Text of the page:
In his travels Pelton has been in Afghanistan many times, for both National Geographic and CNN, and is familiar with the saga of Idema. He has reason to be.

After US forces overthrew the Taliban in 2001, Pelton scored the first interview with wanna-be jihadi Johnny Walker Lindh. Subsequently, Lindh's lawyers tried to convince the US court where Lindh was tried that Pelton was a government agent.

According to Pelton, National Geographic TV was supposed to send him into Afghanistan, but aborted the gig when Gary Scurka, the producer, was wounded. But it appears that Idema claimed the TV crew was actually "contracting officers from the Defense Department".

Pelton says Idema entered the country because of the National Geographic gig and spent months trying to convince people he was a government spy. In an e-mail from his California home, Pelton wrote, "And to make it sillier ... I was shooting a doco [documentary] on looking for [Osama] bin laden with the CIA [Central Intelligence Agency] and Task Force 121 in the tribal areas and Idema was shooting a doco of him playing whack a mole with Pashtuns in Kabul looking for bin laden."

This week, Pelton said he has obtained a document dated November 2, 2001. It is a letter from the US Embassy in Tashkent to the Uzbek Foreign Affairs Office to obtain a four-year multiple-entry visa on behalf of three individuals. One is Idema, the other is National Geographic cameraman Scurka, and the other is a non-governmental-organization staffer and former US military person.

Idema and Scurka were working for the National Geographic Television Division and had flown to Uzbekistan without visas. Idema lied to the embassy and it phoned an active military person who vouched for Idema, probably not knowing that Idema had lied about the real purpose of their trip (claiming that he wanted to make a documentary).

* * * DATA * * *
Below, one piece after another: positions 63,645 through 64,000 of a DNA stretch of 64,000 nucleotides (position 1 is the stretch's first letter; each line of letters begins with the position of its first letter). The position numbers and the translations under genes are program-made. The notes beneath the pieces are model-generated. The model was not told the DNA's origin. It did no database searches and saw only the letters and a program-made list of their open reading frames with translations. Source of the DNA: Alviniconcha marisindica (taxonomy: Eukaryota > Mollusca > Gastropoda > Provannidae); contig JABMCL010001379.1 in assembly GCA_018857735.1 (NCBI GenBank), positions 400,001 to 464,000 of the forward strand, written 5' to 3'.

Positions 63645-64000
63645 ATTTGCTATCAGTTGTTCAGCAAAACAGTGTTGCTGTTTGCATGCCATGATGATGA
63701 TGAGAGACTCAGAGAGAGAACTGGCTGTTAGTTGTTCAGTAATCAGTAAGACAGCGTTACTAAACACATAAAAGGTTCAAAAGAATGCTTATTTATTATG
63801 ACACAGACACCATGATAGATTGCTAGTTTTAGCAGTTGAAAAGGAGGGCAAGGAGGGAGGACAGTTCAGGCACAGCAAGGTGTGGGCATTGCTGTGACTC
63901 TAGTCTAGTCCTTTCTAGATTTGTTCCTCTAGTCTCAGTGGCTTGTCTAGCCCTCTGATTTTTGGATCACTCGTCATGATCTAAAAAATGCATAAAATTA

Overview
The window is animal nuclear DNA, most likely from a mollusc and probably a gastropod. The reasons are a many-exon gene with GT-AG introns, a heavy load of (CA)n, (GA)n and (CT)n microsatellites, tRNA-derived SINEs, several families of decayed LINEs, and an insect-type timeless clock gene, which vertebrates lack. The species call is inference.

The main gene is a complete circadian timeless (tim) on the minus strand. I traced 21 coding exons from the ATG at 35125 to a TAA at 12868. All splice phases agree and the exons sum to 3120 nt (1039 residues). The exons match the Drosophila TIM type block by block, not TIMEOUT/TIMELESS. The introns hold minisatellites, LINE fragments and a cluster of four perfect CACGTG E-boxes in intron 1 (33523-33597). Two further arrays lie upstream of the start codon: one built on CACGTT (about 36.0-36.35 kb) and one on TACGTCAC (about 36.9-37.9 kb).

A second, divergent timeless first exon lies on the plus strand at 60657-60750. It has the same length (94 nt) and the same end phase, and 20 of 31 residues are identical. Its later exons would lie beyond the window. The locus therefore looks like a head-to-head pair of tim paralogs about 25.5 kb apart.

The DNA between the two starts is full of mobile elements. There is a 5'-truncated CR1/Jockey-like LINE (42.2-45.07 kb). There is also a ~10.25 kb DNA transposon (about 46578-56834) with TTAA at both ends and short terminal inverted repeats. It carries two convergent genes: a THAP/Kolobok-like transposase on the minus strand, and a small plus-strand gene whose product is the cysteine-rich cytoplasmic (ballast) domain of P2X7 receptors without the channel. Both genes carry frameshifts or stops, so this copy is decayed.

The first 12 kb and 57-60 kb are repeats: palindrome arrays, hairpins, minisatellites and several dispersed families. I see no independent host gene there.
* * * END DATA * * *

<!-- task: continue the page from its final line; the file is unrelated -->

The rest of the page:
In an e-mail that Pelton sent from his home he notes that the important thing is this letter from the US Embassy, which describes them as "contracting officers from the Defense Department who arrived to the Republic of Uzbekistan for an official trip".

Pelton says Idema then used those letters and what appears to be falsified or modified military ID to convince the Afghan commanders and other people of his official status.

So the Pentagon is right when it says it had not sanctioned the activities of Idema and his colleagues. It appears it was the State Department that sanctioned him by providing a visa, even if it was obtained by his lying.

Pelton wrote, "I can tell you that the DoD [Department of Defense] and the people I associate with have known about Idema and have been looking to apprehend him for at least three-and-half years."

David Isenberg, a senior analyst with the Washington-based British American Security Information Council (BASIC), has a wide background in arms-control and national-security issues. The views expressed are his own.

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Aug 21, 2004



Trigger-happy and troublesome

US now linked to 'vigilantes' in Afghanistan
(Jul 24, '04)